Has World Poverty Really Fallen?

23 Pages Posted: 3 Aug 2006

See all articles by Sanjay G. Reddy

Sanjay G. Reddy

The New School - Department of Economics

Camelia Minoiu

Federal Reserve Board

Multiple version iconThere are 2 versions of this paper

Date Written: April 2, 2007

Abstract

We evaluate the claim that world consumption poverty has fallen since 1990 in light of alternative assumptions about the extent of initial poverty and the rate of subsequent poverty reduction in China, India, and the rest of the developing world. We use two poverty indicators: the aggregate headcount and the headcount ratio, and consider two widely-used international poverty lines ($1/day and $2/day). We conclude that, because of uncertainties in relation to the extent and trend of poverty in China, India, and the rest of the developing world, global poverty may or may not have increased. The extent of the estimated increase or decrease in world poverty is critically dependent on the assumptions made. Our conclusions highlight the importance of improving the quality of global poverty statistics.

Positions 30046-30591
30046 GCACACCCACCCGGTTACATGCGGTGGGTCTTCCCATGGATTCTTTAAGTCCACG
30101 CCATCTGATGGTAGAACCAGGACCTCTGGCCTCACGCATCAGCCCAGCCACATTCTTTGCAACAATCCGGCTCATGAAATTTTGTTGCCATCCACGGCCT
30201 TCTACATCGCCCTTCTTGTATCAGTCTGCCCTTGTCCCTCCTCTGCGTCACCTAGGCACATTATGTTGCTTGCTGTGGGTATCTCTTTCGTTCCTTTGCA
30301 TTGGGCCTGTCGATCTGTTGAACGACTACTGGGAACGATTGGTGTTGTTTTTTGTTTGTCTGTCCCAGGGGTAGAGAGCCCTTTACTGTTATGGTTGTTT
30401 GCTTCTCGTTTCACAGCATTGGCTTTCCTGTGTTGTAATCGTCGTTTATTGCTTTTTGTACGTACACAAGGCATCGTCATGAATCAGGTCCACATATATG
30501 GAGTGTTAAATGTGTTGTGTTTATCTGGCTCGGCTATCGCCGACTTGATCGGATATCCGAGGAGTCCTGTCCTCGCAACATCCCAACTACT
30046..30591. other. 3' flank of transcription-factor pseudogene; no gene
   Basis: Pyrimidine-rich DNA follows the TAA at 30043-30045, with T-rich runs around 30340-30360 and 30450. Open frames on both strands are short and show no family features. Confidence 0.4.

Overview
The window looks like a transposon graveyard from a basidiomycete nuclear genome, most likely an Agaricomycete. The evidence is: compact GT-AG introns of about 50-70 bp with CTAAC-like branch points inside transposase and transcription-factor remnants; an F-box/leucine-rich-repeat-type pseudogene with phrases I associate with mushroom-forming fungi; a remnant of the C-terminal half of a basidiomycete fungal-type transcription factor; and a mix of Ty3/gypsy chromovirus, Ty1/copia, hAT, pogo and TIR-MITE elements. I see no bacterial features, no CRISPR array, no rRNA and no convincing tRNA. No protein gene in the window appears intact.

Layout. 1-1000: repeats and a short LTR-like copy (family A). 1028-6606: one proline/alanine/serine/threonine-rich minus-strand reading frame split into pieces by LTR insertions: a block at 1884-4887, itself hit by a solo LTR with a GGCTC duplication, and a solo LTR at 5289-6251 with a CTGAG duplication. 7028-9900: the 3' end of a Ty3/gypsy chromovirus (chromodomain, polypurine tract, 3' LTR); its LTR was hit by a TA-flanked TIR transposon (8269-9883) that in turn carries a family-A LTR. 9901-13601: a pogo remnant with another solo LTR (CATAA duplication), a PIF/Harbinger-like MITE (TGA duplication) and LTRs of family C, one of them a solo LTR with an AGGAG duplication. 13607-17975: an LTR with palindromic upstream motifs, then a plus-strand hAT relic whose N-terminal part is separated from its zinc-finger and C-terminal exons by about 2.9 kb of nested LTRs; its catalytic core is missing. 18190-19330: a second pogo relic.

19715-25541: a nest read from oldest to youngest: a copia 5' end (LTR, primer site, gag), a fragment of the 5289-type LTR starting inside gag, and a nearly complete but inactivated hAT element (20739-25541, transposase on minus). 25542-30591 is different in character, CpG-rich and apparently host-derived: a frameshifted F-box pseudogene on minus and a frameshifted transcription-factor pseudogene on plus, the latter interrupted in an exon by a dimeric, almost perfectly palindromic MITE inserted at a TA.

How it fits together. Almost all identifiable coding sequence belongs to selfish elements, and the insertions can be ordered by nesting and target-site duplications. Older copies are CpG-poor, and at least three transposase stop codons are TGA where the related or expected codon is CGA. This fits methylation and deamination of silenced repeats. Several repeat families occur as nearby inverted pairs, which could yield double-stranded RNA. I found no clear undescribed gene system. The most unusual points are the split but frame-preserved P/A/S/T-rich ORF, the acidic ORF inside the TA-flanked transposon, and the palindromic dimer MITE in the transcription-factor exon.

Keywords: world poverty, sensitivity analysis, China, India, Millennium Development Goals

JEL Classification: I32, I30, O53

Suggested Citation

Reddy, Sanjay G. and Minoiu, Camelia, Has World Poverty Really Fallen? (April 2, 2007). Available at SSRN: https://ssrn.com/abstract=921153 or http://dx.doi.org/10.2139/ssrn.921153

Sanjay G. Reddy (Contact Author)

The New School - Department of Economics ( email )

Room 1116
6 East 16th Street
New York, NY 10003
United States

Camelia Minoiu

Federal Reserve Board ( email )

20th Street and Constitution Avenue NW
Washington, DC 20551
United States

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